August 5, 2011

Thoughts on our new Gilded Age

I trust that anyone who finds his or her way to this blog already knows we're living in a new Gilded Age. Economic inequality has never been more extreme. One percent of the world's population owns 40% of the wealth. In other words, "Let them eat cake," is the order of the day.

You all know how this plays out in real life. Mega-financiers rape maids and then a well-financed PR campaign turns the country against the maid -- and the financier goes off on another gilded holiday. You can't get into serious trouble if you're rich; you just can't, not today. If you don't believe me, ask the banksters who brought down the country and are now reaping record profits. This is how it works in the new Gilded Age.

But today I found myself wondering if there's another kind of inequality that's just as corrosive and prevalent. I think there is. The divide between sophistication and ignorance is ominously wide today. Sure, there were always eggheads and know-nothings mixed in among the population but there was also a growing level of shared knowledge and literacy working its way through the land. Today, that's not happening. The American people no longer read, no longer learn. They are incurious and ignorant in equal parts.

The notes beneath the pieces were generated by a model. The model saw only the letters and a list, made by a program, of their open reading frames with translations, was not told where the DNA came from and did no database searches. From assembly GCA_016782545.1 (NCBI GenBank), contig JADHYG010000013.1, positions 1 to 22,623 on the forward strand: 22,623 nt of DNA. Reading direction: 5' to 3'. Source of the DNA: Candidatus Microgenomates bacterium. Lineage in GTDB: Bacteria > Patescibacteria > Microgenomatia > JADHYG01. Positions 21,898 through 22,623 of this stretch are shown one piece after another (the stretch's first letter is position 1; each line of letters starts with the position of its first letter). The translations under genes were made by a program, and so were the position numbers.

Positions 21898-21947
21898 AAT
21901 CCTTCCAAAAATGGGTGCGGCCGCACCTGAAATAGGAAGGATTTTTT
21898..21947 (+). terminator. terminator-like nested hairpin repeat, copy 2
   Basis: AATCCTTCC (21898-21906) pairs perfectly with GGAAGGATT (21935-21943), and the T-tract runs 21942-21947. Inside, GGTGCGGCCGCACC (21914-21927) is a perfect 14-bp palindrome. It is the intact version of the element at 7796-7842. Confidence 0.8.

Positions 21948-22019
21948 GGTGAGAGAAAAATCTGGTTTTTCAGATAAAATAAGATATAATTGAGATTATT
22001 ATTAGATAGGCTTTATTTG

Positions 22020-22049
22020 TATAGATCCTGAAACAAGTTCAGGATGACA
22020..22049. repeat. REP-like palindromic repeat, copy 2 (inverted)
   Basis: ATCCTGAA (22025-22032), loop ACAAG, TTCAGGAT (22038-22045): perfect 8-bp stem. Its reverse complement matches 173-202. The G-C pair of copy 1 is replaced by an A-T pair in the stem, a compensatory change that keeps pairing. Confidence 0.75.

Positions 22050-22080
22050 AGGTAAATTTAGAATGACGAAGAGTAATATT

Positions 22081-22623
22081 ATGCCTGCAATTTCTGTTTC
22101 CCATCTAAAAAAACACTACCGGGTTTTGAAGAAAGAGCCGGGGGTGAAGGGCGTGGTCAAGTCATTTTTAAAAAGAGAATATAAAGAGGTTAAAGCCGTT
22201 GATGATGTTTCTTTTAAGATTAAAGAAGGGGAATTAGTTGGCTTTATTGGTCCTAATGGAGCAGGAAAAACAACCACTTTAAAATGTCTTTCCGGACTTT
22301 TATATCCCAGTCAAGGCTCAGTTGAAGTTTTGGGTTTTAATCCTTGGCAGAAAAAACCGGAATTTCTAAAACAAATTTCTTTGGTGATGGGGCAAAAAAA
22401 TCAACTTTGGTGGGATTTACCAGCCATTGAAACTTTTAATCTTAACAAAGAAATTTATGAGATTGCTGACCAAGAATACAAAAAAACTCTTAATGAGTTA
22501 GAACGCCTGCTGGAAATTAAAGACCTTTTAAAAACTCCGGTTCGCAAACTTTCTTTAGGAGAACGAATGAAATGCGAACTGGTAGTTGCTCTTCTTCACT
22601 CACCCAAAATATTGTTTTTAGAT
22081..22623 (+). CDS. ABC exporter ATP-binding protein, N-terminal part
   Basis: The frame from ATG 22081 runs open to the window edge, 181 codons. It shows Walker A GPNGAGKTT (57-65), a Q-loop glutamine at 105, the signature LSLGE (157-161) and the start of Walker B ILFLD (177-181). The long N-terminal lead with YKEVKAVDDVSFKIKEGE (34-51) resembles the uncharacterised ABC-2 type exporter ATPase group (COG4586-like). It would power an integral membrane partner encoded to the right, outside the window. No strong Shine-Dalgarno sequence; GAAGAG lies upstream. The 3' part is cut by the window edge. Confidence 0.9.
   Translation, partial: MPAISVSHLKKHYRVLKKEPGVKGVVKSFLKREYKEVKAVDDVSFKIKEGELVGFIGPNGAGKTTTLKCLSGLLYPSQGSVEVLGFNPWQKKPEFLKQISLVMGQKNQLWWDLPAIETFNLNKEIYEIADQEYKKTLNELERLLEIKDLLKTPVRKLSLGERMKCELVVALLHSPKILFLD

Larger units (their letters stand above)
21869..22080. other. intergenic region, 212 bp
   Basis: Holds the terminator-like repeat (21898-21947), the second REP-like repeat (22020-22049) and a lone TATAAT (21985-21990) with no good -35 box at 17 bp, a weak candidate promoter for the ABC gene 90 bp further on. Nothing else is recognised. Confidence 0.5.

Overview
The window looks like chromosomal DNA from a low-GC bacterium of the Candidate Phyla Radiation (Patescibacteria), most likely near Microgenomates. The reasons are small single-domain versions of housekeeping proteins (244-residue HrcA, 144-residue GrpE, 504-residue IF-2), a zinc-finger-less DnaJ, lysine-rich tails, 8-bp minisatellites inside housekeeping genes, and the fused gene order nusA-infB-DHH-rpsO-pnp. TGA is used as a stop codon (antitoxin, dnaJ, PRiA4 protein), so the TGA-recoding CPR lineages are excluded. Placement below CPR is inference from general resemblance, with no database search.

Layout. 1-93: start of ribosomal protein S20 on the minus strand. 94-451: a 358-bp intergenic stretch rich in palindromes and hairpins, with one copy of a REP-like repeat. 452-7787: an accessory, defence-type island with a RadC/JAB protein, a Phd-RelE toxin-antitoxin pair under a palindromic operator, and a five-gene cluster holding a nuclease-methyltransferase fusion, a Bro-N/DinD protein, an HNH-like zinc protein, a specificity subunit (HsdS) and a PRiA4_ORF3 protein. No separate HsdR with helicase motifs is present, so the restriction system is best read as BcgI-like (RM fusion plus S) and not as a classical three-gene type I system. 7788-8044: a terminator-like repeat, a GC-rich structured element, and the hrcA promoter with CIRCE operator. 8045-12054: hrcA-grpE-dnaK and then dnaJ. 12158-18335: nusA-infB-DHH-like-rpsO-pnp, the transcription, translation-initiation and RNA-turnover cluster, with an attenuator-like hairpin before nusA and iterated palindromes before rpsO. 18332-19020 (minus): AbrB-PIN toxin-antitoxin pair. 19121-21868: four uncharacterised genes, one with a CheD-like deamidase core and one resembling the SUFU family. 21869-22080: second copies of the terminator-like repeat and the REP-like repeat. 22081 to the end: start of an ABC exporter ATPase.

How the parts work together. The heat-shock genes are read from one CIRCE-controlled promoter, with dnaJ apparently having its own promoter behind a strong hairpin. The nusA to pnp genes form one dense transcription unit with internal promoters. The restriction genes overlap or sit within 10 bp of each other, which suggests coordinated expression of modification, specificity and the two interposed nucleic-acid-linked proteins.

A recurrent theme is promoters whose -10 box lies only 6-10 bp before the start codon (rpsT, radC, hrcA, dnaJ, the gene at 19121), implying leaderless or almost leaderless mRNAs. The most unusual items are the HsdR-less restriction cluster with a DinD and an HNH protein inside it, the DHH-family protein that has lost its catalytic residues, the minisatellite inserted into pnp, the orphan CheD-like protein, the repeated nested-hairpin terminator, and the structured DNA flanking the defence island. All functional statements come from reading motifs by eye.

On the other hand, in many urban areas there are smart, knowledgeable people who have, you know, gone to school and read books and know things.

These two groups are in a race -- the ignorant and the knowledgeable -- and the prize is control of the future of the human race. In light of this competition, consider the import of what is happening today. Everywhere you look, they're firing teachers, cutting school budgets and closing libraries. This guarantees that the ignorant will outnumber the educated in the future. This is how the already-tipped scale tips further and further. At the end is collapse.

Things aren't looking up for the good old US of A. The Gilded Age is coupling with the Dimwit Age and they're making some nasty music together.

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